The Department of Finance submitted to Congress last week the first package of proposed tax reforms. The proposals include the restructuring of the personal income tax (PIT) system; expanding the value-added tax (VAT) base by reducing the coverage of its exemptions; adjusting excise taxes imposed on petroleum products; and, restructuring the excise tax on automobiles except for buses, trucks, cargo vans, jeeps, jeepney substitutes and special purpose vehicles. These proposed tax reforms, however, received varying reactions from stakeholders.
For purposes of this article, I will be focusing on certain proposed amendments on value-added tax (VAT).
The good news is that the proposed tax reforms do not include an increase in the VAT rate. However, the coverage of VAT-exemption and VAT zero-rating will be limited. Even the crediting of input VAT (i.e., VAT on purchases) against output VAT (i.e., VAT on sales) will be limited to the current year.
Under the proposed tax reforms, any excess input VAT over output VAT for the quarter may be carried forward to the next quarter of the same year. Any input VAT at the end of the last quarter of the year shall not be carried over to the succeeding taxable year, but the excess input VAT may be refunded. This proposed amendment will put the burden on the taxpayer to file a claim for refund in order to recover the excess input VAT, on which we all know is a very long and tedious (and sometimes painful) process.
Another proposed amendment is limiting the definition of export sales subject to 0% VAT to (1) direct exports; (2) sales to international shipping and air transport operations; and, (3) sales of export products to another producer or export trader. Item no. (3), however, will be deemed to be export sales subject to VAT zero-percent only when actually exported by the buyer-exporter. If this provision is passed into law, the question is how it will be implemented. Will the seller be required to issue a bond which will be subjected to liquidation upon proof of actual exportation by the buyer-exporter? Or will the sale first be subject to VAT, with a claim for refund filed upon actual exportation?
On the other hand, under the proposed amendment, the following sale of goods and services that currently enjoy VAT zero-rating (i.e., subject to 0% VAT) will be subject to 12% VAT:
• sale of raw materials to a nonresident buyer for delivery to a resident local export-oriented enterprise
• sale of raw materials to export-oriented enterprises
• those considered export sales under EO 226
• sales to entities exempt by virtue of special laws
• services to entities exempt under special laws
• services to entities engaged in international shipping or air transport
• services to export-oriented enterprises
Accordingly, purchases of PEZA-registered entities and Board of Investment registered enterprises that export 100% of their products, among others, will be subject to 12% VAT. These entities, however, still have the option to claim refunds on their unutilized input VAT related to their zero-rated sales.
I do not know any taxpayer who takes pleasure in filing a refund claim with the Bureau of Internal Revenue (BIR), due to the additional time and cost to be shouldered by the taxpayer-claimant. As we all know, a significant number of taxpayers who filed claim for refund resorted to filing cases with the Court of Tax Appeals (CTA) due to BIR’s inaction on their claims. Although the Tax Code provides for a specific period in which the BIR should process the refund (i.e., 120 days), unfortunately, if such period has lapsed, the refund is deemed denied. Hence, any inaction of the BIR is detrimental to the taxpayer-claimant.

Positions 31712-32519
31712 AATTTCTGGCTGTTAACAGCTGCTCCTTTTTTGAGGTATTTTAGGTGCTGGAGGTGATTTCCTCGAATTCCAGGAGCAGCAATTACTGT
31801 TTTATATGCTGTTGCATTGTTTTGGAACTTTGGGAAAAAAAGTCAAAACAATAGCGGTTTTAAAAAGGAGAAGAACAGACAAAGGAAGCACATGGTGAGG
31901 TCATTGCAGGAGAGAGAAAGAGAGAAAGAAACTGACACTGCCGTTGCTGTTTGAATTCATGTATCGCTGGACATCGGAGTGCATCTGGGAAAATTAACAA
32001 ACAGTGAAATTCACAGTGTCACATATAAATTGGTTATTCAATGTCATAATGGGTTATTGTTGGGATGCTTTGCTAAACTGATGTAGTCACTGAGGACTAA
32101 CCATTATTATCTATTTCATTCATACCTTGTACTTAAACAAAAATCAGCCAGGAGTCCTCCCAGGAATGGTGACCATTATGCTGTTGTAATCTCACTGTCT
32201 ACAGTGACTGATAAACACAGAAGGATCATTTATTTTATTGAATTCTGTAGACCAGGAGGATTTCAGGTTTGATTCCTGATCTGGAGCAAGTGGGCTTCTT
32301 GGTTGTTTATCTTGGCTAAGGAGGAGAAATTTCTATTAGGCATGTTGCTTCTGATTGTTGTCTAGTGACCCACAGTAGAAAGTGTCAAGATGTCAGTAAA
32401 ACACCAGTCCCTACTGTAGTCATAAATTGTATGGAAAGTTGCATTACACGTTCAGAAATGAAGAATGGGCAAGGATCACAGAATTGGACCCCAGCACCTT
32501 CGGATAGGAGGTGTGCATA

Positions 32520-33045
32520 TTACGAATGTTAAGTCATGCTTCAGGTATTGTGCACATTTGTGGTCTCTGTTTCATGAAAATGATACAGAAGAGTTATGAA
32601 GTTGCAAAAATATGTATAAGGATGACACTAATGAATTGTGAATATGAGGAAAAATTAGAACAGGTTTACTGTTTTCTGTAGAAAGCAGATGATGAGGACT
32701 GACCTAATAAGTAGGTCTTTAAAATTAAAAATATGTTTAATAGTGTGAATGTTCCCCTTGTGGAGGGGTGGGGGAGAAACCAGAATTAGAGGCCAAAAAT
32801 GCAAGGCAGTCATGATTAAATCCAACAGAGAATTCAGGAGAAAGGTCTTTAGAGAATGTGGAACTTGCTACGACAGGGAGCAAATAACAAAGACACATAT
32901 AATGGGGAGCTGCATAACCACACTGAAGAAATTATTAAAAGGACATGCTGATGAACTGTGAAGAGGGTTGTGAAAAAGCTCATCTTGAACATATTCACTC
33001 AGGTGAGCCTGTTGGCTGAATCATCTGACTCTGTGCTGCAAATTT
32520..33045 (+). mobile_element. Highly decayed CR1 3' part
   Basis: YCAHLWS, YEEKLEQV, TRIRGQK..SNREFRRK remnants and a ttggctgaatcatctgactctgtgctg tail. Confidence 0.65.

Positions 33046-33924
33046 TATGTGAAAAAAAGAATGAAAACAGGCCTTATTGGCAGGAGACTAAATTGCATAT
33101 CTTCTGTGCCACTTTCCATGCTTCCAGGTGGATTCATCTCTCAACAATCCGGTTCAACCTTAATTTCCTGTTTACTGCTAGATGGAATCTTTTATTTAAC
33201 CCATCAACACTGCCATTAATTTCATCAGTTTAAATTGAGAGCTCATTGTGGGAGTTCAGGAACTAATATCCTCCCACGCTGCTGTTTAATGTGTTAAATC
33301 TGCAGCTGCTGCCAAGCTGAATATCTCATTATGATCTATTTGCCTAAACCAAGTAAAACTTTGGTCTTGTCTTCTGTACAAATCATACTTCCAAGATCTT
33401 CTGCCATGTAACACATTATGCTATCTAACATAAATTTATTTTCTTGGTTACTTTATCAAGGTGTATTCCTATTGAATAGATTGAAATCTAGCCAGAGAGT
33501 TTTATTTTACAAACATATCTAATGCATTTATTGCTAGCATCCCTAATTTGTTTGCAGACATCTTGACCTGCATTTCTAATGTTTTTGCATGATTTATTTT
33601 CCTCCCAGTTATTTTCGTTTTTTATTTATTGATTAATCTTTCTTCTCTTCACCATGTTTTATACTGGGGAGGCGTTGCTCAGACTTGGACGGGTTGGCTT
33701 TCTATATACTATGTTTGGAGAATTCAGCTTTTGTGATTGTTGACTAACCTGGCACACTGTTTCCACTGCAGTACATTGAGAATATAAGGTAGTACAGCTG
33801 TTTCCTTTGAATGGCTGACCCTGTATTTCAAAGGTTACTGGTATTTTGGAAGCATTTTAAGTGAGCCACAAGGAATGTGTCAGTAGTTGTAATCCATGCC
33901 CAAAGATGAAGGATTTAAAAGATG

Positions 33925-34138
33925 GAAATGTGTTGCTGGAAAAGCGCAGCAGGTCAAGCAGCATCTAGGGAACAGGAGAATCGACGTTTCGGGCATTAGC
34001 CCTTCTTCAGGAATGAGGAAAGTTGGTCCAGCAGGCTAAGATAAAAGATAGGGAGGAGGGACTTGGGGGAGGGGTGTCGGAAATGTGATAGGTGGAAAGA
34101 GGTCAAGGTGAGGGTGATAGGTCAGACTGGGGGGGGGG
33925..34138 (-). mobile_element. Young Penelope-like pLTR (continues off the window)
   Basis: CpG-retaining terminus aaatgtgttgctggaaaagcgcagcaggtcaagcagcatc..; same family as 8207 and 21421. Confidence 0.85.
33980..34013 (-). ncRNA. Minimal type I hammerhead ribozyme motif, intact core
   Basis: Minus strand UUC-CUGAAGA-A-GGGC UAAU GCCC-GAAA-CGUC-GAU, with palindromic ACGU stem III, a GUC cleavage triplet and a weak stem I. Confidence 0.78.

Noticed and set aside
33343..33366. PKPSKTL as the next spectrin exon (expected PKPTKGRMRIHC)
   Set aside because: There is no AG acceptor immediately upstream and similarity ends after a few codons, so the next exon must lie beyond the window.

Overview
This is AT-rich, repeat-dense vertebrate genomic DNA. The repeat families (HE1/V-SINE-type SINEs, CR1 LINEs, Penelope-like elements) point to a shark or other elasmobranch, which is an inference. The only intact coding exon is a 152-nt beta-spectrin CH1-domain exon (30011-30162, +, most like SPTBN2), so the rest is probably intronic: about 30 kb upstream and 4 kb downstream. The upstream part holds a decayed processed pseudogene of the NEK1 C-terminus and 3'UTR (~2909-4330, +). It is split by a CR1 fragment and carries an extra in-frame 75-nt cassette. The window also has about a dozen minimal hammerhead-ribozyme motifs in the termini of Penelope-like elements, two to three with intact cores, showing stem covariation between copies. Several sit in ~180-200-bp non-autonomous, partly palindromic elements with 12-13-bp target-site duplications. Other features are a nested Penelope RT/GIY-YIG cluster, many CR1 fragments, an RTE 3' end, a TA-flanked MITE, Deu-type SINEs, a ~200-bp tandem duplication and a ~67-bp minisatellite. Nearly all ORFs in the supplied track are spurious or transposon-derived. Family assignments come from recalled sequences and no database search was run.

If our government pursues the proposed amendments, it should ensure first that we have an effective and efficient refund process. To achieve this, there might be a need to amend Section 112 of the Tax Code (refund provisions of the Tax Code). Among the amendments it may introduce is a “deemed approved” provision in case of inaction by the BIR. Such provision is being implemented in other countries to ensure that the tax authority performs its duty within a reasonable period of time to ease the burden of a taxpayer. Another provision that may be considered is imposing interest on refunds in case they are not be processed or approved within the prescribed period. This would allow the taxpayer-claimant to recover the cost of money in case of significant delay beyond his control in processing his refund.
Otherwise, if the foregoing proposed amendments are implemented without improving the refund process, our ease of doing business rankings my further drop. In the World Bank Group’s Doing Business 2016 report released last year, the Philippines’ ranking dropped six notches to 103rd in 2015, across 189 economies. According to the report, among the Association of Southeast Asian Nations (ASEAN), it would be easier doing business in Singapore, Malaysia, Thailand, Brunei Darussalam, and Vietnam than in the Philippines.
Moreover, in the World Economic Forum’s (WEF) Global Competitiveness Report 2016-2017, the Philippines fell 10 notches to 57th out of the 138 economies assessed. Among the most problematic factors in doing business in the Philippines cited by WEF are inefficient government bureaucracy and taxation.
Hence, if our government desires to improve our competitiveness ranking, significant reforms in business registration and taxation, among others, are necessary. Reforms that would alleviate the already cumbersome compliance requirements in doing business in our country. Reforms that would facilitate voluntary compliance to the maximum extent possible. Reforms that would give the next generation a better future.
Edward L. Roguel is a partner of the Tax Advisory and Compliance Division of P&A Grant Thornton
As Published in BusinessWorld dated October 4, 2016.